Hi there robot builders!
For years i have had the dream of building my own robot, and thanks to DJ and you this is now becoming reality. Thank you very much for this amazing product, the opportunity, and your continued effort to making robotics available to everyone!
My name is Stefan Boon, i am a student mechanical engineering at the TU-Delft in the Netherlands. Since i have basically zero budget, i have been building my robot completely from 2nd hand parts and scrap materials collected here and there. (The ez-b was quite an investment but definitely worth it)
I had ordered my complete ez-robot kit with Halloween taking advantage of the discount. But a busy and important period at college prevented me from getting started with it.
This busy period is almost over, and i am extremely exited to start implementing the ez-b in the robot-platform i built. I plan to describe my robot and ambitions for it in the project showcase section.
Two ~20cm diameter wheels powered by '6V' DC motor with transmission and differential, using a 7.2 NiCd battery and (at this moment) speed/reverse control from RC-cars.
Steering with one middle rear wheel mounted on servo.
Body made from mainly plastic with metal and wood, containing computer-fans, a bicycle head-light and speakers.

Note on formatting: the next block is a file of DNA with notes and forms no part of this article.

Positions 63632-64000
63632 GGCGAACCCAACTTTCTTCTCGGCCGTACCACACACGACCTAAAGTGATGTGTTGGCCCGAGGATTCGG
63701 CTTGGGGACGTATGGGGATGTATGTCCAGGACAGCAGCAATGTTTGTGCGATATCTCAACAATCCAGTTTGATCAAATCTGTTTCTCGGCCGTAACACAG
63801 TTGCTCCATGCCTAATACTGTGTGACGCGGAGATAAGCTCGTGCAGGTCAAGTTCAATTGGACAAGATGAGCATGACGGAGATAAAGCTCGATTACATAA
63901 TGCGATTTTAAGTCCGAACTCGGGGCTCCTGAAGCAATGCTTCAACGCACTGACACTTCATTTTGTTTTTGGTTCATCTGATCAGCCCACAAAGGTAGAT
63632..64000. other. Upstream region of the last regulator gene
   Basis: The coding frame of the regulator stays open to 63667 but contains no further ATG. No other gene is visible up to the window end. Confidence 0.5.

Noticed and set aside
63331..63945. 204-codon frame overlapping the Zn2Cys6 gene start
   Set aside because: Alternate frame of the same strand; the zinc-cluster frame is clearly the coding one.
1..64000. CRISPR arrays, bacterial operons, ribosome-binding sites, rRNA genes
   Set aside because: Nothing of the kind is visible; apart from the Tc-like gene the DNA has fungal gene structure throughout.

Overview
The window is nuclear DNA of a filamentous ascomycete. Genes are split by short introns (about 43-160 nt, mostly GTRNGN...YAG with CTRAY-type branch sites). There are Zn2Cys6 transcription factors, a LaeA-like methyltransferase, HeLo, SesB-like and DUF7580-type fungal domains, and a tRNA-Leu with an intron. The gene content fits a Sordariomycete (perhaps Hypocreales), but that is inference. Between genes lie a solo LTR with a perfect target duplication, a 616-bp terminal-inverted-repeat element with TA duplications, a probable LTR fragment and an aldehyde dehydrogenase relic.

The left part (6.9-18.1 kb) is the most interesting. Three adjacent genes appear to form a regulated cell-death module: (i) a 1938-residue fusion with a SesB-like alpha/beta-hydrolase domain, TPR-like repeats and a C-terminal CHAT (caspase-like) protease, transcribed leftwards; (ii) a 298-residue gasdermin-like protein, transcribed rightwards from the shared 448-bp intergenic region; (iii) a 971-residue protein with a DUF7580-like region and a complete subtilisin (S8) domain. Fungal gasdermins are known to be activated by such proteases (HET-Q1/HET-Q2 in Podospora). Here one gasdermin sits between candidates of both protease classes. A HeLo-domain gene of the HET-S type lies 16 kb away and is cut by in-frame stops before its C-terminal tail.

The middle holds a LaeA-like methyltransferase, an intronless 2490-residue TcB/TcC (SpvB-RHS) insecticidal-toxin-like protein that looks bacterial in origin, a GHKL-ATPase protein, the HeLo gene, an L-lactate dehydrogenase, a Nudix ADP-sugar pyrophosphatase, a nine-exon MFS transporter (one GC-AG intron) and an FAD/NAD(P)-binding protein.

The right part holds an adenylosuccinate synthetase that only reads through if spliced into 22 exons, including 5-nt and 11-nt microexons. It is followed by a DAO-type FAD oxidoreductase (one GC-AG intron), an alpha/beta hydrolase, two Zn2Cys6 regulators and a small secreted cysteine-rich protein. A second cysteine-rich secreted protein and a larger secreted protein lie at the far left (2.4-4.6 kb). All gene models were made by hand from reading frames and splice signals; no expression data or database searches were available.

A 'spine' made from a bicycle pump on a servo.
A pan/tilt 'neck' ordered with the ez-b.
A head with the camera (and a microphone i guess for speech recognition?)
For starters it will be controlled via desktop computer, but a dummy motherboard is built in. Total weight maybe 5 kilo's or more, but the computer in it accounts for about half of it.
I'd like to describe in more detail later, but first i have one question:
Can i safely connect a 7.2V NiCd battery (as shown in attachment) to the ez-b for power?
I know it shouldn't be a problem right? but i would hate to fry my brand new ez-b, so i would really rather be safe then sorry.
Thanks and kind regards
Upgrade to ARC Pro
Your robot can be more than a simple automated machine with the power of ARC Pro!
But 7.2v is fine, I have used 6v, 7.4v (lipo so 8.4v when fully charged) and 12v supplies with no problems.
The higher the voltage the more the regulators have to work, the more they work the more heat they produce. It's not an issue, they are just doing their job, but you may find a fan could be required for them.
The community here seems to be really awesome indeed.
I will begin work and post pictures somewhere next week.